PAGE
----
The people are the ultimate repository of power. It is therefore their constitutional prerogative to decide who presides over them come 2019 not Obasanjo.
Despite Buhari’s perceived failed leadership, Nigerian voters reserve the right to, deliberately or inadvertently, make the wrong choices, and then, learn from their mistakes. After all, it is through democratic experience and its inheritent lessons that Nigerian democracy will evolve, and then, flower and flourish. Please who will tell Obasanjo to learn to be objective in assessment, decent in speech and actions if he so wishes to be respected. Time is fast running out for the Owu chief to repent from stupidity and baseless claims of loving Nigeria better than any other soul.
2019 generals have come and gone with Buhari re-elected against the parochial interest of Obasanjo and his gang of day-dreamers that take pleasure in holding Nigeria hostage. The funniest part of the power game-play in Nigeria is that we have several retired Army Generals and other Security Chiefs who are idling away but erroneously believing to know and love Nigeria better than the rest of us.
If we carefully observe, it is those same claimants that wrecked havoc on our economy and carefully ferried us to the unfortunate situation we are battling with today and shamelessly still claiming relevance.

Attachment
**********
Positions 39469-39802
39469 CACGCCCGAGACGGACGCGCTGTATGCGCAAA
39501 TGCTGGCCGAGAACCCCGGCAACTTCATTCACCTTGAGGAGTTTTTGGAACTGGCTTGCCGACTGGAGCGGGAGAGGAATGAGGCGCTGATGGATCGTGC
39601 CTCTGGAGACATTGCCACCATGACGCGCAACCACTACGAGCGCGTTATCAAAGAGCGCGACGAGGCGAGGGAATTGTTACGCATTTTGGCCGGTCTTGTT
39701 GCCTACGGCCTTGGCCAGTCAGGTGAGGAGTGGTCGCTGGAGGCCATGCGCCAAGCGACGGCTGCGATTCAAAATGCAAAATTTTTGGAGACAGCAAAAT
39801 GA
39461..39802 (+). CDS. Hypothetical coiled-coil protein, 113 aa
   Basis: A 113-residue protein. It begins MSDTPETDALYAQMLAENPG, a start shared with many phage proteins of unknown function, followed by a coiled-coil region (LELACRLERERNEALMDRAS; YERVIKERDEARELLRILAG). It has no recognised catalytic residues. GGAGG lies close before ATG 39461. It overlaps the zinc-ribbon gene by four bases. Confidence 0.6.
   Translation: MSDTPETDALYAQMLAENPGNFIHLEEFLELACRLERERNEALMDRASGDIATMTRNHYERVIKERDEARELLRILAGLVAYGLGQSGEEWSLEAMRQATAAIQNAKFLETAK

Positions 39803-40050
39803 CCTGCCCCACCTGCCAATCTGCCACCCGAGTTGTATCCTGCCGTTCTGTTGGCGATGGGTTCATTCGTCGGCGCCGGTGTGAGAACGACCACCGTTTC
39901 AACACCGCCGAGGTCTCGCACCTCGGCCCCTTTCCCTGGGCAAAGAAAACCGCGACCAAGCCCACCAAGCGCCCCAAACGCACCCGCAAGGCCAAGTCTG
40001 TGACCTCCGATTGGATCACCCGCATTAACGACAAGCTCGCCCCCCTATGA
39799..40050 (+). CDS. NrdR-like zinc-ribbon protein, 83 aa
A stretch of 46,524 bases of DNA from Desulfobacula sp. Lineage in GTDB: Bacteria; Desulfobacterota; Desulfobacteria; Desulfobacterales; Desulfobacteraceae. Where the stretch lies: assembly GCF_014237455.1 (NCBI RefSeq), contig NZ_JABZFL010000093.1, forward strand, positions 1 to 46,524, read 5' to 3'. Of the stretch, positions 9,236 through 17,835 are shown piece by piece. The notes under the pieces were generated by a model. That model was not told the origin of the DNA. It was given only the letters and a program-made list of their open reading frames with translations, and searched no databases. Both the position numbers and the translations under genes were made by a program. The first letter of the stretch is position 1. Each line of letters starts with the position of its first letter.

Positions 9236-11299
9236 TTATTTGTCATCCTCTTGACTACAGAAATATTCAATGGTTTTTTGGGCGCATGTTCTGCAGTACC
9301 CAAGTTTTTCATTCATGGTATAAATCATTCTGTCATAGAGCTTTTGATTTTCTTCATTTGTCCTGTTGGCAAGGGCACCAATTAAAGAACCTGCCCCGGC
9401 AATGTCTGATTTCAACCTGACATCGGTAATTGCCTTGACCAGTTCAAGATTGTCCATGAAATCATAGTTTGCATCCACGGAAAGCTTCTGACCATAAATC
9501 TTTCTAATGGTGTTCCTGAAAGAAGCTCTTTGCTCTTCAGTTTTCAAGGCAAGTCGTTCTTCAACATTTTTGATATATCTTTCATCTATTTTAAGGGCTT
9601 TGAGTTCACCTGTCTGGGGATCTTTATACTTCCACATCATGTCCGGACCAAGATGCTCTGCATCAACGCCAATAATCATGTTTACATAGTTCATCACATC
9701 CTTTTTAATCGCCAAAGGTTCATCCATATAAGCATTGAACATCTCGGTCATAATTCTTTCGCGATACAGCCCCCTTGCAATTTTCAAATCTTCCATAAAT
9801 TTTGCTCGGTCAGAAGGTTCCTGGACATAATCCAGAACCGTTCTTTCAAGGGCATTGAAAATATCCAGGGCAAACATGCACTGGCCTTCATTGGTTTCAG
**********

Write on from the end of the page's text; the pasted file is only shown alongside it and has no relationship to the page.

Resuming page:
Lest I forget, as an advocate for genuine democracy, I must commend the efforts of Hon. Muhammed Garba Gololo from Bauchi State and Hon. Yusuf Babayo Gagdi for leading a holistic crusade against underdevelopment and poverty within their federal constituencies of Gamawa and Pankshin, Kanke and Kanam that I was able to visit personally on invitation. Others may be trying but, I cannot comment on what I have not seen. The duo, have proved to doubting Thomas that they are a leaders across the divide. Despite the temporal political setback of Gololo courtesy of gangsterism, he moved forward to serving his people without stress.

He has embarked on construction of roads, schools and economic empowerment to the impoverished within his personal savings. That is what democracy entails. He has placed several children of poor parental background on scholarship to further their studies and introduced a robust security network within his constituency for the safety of the area. Nigeria is proud to have such politicians on the scene. Not minding the party he belongs (APC), he believes in salvaging situations no matter who is involved. Above all, he abhors ethno-religious bigotry for the unity of Nigeria.
“Nigeria is our collective interest. We must join hands to support one another for a better and united country. I have no retirement date in service to the people within my resources. Service delivery for the advancement of my people remains my top priority. I have labored to find myself in leadership position and as bond, I shall justify the trust reposed in me whether in government or not”, he said.
Muhammad is a commentator on national issues